Some notes on Insomniac Press: from eyes outside Toronto.
A great many young writers have had their starts with Insomniac Press and, arguably, the press has been successful in getting media attention for their writers in the past. This could be due to Lynn Crosbie`s widely derided but still remarkable book about Paul Bernardo, Paul's Case. The media firestorm this book created - in Toronto, mind - was a powerful indication that Canadians are not sobre, quiet, church mousey types, or boring, earnest mouth breathers, but rather pissed off farmers with baseball bats looking for fields of ripe pumpkins. Don Cherry crossed with Rosie Dimanno crossed with buddy from the Whitby legion. Look out! Lynn Crosbie made her name with this book, though published a better, more mature book, perhaps Liar, ten years later w/ Anansi.
A great many respected writers have come out of the Insomniac stable - Sherwin Tjia,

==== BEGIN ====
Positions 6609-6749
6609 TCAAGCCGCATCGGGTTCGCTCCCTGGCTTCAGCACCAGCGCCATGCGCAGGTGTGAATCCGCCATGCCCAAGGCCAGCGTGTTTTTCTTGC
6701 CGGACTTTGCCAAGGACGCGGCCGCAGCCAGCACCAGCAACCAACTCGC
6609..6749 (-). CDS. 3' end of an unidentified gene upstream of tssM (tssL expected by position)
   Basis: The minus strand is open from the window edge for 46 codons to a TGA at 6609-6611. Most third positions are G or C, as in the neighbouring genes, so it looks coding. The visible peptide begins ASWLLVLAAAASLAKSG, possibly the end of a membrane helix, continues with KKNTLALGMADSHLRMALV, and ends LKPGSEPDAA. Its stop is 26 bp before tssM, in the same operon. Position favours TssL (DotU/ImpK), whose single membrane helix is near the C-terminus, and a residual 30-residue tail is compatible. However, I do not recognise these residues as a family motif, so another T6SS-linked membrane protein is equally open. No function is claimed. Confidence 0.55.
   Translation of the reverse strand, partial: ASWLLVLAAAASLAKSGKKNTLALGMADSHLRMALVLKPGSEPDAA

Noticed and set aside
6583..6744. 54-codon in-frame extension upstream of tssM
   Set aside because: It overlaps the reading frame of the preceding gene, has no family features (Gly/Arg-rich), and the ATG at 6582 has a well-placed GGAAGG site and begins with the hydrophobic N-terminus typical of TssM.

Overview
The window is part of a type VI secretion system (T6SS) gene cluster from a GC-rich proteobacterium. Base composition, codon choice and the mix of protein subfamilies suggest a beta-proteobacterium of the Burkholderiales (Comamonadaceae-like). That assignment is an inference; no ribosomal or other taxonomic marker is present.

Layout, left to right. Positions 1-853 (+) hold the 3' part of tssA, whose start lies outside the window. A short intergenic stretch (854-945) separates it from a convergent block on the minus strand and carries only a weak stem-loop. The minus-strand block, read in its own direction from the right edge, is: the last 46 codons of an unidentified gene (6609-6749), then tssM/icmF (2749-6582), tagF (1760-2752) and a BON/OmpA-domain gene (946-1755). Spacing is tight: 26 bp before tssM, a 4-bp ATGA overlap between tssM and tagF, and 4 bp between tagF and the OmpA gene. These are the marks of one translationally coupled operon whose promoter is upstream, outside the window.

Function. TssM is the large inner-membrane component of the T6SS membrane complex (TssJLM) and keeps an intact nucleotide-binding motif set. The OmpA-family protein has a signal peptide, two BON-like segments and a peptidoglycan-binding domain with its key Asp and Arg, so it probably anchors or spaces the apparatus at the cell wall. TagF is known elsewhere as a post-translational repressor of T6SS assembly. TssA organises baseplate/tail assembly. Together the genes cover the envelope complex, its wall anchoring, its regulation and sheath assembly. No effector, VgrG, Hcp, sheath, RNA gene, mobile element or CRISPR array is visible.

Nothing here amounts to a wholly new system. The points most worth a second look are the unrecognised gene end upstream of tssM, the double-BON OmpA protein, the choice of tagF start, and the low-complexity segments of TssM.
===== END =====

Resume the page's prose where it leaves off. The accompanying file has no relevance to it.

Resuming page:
(Pedigree Girls and Gentle Fictions), Joe Olmann (Chewing on Tinfoil and This All Will End In Tears), Adrienne Weiss, Awful Gestures, Emily Schultz, Black Coffeee Night, Chris Eaton (The Inactivist, The Grammar Architect), David McGimpsey, (Certifiable) and Olive Senior, recently nomiated for the Governor Generals Award, Canada`s most prestigious literary prize. And now, of course, Nick Thran. The list must go on and on. The jibes and derisions have been, "How many literary awards?" or "Is it an Insomniac book?!!" (meaning?) or "Don`t they have a copy editor?" This of course is petty, catty and boring. And the books have sold, bestseller lists have been attained. Years after the fact, are typos a concern in the works of Shakespearre? Insomniac Press is not Anansi - and it keeps its edge. Like grey hairs, it is an elderly amongst the children.